18 Mar Literacy key to learning
Want a solution to the dropout crisis? Teach kids to read before kindergarten.
Imagine if there were a problem that affected one in three high school students (approximately 4 million students a year) resulting in issues that cost U.S. taxpayers more than $8 billion a year? And what if that problem were almost guaranteed to be cyclical, gathering momentum with each new generation? Would it warrant our attention as a critical issue? Of course it would.
That problem is our high school dropout rate. High school dropouts face higher unemployment and greater poverty. They’re more likely to wind up on public assistance, and, statistically speaking, their earning potential is low. Even more alarming: 59 percent of those who drop out probably will be incarcerated at some point in their life.
The California Department of Education reports an overall drop-out rate for Orange County of 9.5% (2010-11), but many experts believe that number understates the problem. In the same report, Santa Ana Unified School District is identified as having the county’s highest drop-out rate, at 13.4 percent. Though better than the shocking state average of 14.7 percent, it still means that roughly one in seven students in Santa Ana is not graduating high school.
“We have a very high dropout rate in Orange County,” says Paula Mathis, board of directors, Orange County Head Start, “And this concerns me, not just for the kids who drop out. Those kids are going to be parents some day, and if they don’t have an education, it’s going to be more difficult for their children to get an education, so it perpetuates itself.”
Like most complex issues, dropping out can be affected by many variables, including a lack of perceived relevance of their education, personal or family issues and academic struggles.
However, there is one solution that can have a direct effect on the last factor, and it begins before kindergarten: early literacy.
According to a comprehensive study by the Annie E. Casey Foundation on how reading skills and poverty influence high school graduation, children not proficient in reading by third grade are four times more likely to drop out of high school than children who read at or above grade level. Remarkably, if they live in poverty, they are 13 times more likely to drop out.
Nearly half—45 percent— of Orange County third graders are not reading at a proficient level.
There is a solution. Research shows that children who attend high-quality preschool are ahead in early reading and math skills, an advantage that continues through their K-12 schooling and into adulthood.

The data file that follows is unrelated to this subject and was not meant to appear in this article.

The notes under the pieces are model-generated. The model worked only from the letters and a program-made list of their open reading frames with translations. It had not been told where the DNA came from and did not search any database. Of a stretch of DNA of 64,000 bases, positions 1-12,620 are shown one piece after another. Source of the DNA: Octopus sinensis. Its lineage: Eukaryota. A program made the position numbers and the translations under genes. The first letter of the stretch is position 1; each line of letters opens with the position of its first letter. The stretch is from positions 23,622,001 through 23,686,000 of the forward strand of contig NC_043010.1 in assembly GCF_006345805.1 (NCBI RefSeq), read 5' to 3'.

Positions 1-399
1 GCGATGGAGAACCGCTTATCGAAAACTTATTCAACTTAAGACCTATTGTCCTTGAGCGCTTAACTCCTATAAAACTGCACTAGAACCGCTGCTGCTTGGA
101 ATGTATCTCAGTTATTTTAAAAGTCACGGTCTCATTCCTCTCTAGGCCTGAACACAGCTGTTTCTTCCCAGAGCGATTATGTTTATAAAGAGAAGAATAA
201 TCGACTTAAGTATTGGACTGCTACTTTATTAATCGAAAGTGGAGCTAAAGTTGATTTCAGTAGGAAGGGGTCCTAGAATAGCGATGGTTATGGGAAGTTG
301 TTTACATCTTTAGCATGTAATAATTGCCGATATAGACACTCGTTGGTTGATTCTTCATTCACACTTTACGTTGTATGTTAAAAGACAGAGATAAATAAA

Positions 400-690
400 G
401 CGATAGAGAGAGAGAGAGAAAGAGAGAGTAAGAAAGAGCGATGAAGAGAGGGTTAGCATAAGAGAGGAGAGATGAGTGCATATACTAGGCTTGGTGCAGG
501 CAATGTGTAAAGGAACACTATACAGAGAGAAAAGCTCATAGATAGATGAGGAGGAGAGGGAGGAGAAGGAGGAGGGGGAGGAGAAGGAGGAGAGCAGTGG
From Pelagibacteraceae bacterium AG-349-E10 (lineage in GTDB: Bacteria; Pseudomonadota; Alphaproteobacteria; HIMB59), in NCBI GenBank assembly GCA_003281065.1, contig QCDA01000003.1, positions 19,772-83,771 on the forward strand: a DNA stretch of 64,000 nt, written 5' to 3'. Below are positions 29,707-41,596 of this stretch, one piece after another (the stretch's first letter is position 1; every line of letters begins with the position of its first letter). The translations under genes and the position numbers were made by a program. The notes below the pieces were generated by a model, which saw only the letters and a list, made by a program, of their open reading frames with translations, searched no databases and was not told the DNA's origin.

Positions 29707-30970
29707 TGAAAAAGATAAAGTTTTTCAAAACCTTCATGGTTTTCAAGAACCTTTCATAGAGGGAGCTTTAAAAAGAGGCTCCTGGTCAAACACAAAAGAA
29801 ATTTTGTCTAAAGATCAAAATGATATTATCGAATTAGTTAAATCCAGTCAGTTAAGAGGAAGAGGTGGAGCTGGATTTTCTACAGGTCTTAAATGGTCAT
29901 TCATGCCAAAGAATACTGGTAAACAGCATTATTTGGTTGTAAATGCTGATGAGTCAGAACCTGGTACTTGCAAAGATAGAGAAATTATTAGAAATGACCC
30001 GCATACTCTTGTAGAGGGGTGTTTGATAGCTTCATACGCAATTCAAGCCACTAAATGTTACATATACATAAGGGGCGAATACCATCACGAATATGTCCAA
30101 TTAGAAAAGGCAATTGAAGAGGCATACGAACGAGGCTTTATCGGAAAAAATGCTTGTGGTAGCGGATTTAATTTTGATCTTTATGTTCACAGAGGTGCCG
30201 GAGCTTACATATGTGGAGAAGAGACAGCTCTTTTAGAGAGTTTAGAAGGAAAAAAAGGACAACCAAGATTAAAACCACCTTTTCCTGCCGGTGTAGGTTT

Unfortunately, Orange County has only enough licensed, center-based preschool spaces to accommodate half of our age-eligible children (3 and 4 years old). Even if we had the spaces available, many Orange County parents simply cannot afford private preschool education, and those are the children most at risk—facing poverty, lower literacy rates among parents and English language learning challenges to boot.
Fortunately, teaching a child to read is not an insurmountable problem. It is a natural extension of their processing of language and decoding the world around them that begins at birth. They just need some help with their A, B, C’s.
Local nonprofits are tackling this challenge with encouraging results through programs such as Readiness on the Road, offered by the Boys & Girls Clubs of Garden Grove. The program serves families of preschoolers from ages 2 to 5 years of age, and offers school-readiness and parenting classes open to the public in Anaheim, Westminster, Santa Ana and Stanton.
These programs provide parent education and opportunities for parents and children to learn together. And it’s working. In the 2011–12 school year, 398 children completed school readiness programs, and 367 children received assessments to determine levels of learning and functioning to better prepare them for future academic success.
By supporting successful programs such as these, we can help ensure that our students—and future generations—can fulfill their full potential. For more information about closing the education achievement gap, visit ConnectOC.org.
Shelley Hoss is president of the Orange County Community Foundation. She can be reached at Shelley.Hoss@oc-cf.org.